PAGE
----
Treatment Guideline Chart
Scabies is a contagious disease caused by the mite Sarcoptes scabiei var hominis.
The affected individual usually complains of having a highly pruritic rash that occurs at night.
It occurs more often in children <15 years of age, sexually active young adults, the immunocompromised and in persons living in crowded living conditions (eg nursing homes, military barracks).
Transmission is typically by direct skin contact with an infected person and in adults, sexual transmission is common.

Scabies Diagnosis


International Alliance for the Control of Scabies (IACS) Criteria for the Diagnosis of Scabies

Level A: Confirmed scabies
This diagnosis is made based on the identification components of mites, mite egg, or scibala, which can be observed through definitive visualization of the following components, with at least one of the following factors:
 A1 Mites, eggs or feces on light microscopy* of skin samples/scrapes
 A2 Mites, eggs or feces visualised on individual using high-powered imaging device
 A3 Mite visualised on individual using dermoscopy 
Level B: Clinical scabies
This diagnosis is made based on features of patient’s history and skin examination, with at least one of the following factors:
 B1 Scabies burrows (cuniculi)
 B2 Typical lesions affecting male genitalia 
 B3 Typical lesions in a typical distribution and 2 history features 
Level C: Suspected scabies
This diagnosis is made based on features of patient’s history and skin examination, with at least one of the following factors:
 C1 Typical lesions in a typical distribution and 1 history feature
 C2 Typical lesions in a typical distribution and 2 history feature 
History features:
 H1 Itch/pruritus
 H2 Close contact with an individual who has itch or typical lesions in a typical distribution

*If the result of microscopic examination is negative, the clinical diagnosis (level B) can still be established & the patients should be treated as scabies
Reference: Engelman D, Yoshizumi J, Hay RJ, et al. The 2020 International Alliance for the Control of Scabies consensus criteria for the diagnosis of scabies. Br J Dermatol. 2020 Nov;183(5):808-820. doi: 10.1111/bjd.18943. PMID: 32034956.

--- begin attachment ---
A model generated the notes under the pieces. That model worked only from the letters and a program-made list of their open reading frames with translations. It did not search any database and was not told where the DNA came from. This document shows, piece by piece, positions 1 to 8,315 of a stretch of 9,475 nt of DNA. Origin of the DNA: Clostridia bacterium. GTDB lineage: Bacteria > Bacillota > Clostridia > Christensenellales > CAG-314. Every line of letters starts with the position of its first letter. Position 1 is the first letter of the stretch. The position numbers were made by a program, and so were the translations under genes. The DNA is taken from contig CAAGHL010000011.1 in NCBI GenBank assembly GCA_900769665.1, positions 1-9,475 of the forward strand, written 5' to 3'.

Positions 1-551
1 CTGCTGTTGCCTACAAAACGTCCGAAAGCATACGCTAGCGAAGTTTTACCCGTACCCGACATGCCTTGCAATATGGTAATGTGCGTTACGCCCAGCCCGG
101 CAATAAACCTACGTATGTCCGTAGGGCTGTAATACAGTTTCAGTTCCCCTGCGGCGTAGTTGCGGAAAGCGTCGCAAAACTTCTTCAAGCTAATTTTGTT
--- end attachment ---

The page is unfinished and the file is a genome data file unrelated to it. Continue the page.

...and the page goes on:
Classical Scabies

  • Occurs in immunocompetent patients
  • Mite burden is on average 5-15 mites/host during an initial episode

Primary Lesions

  • Burrows
    • Patient may have linear, curved or S-shaped silvery lined burrows with a mean length of 0.5 cm
    • Burrows and other primary lesions may not be seen because they may have been destroyed by scratching or secondary bacterial infection
    • Usually found on the finger webs, sides of the hands and feet, wrists, buttocks, armpit, nipples, penis or scrotum
    • In the infant: Usually found on the palms and soles
    • May enhance the sighting of burrows with blue or black fountain ink because the burrow absorbs the ink and is highlighted as a dark line
  • Vesicles and papules
    • Vesicles are usually seen at the start of the burrow 
      • Isolated pinpoint vesicles which are filled with serous fluid may be present
    • Papules are small, often excoriated with hemorrhagic crusts on top
      • May be from a hypersensitivity reaction and rarely contain mites
    • Most commonly found on the finger webs
    • In the infant: Vesicles or pustules may be found on the palms and soles
  • Nodules
    • Persistent dome-shaped papules measuring 5-6 mm in diameter which are firm, erythematous and extremely pruritic
    • Most often lesions are found on covered areas (eg axillary, groin and male genitalia)
    • Mites are typically absent from these lesions
    • Probably represent an exaggerated inflammatory response to the mite or its products
    • May be a hypersensitivity reaction to prior or currently active scabies infestation
    • May persist long after successful treatment and may require intralesional corticosteroid injection

Secondary Lesions

  • Often predominate the clinical picture as they are a result of infection or scratching
  • Pinpoint erosions are the most common secondary lesions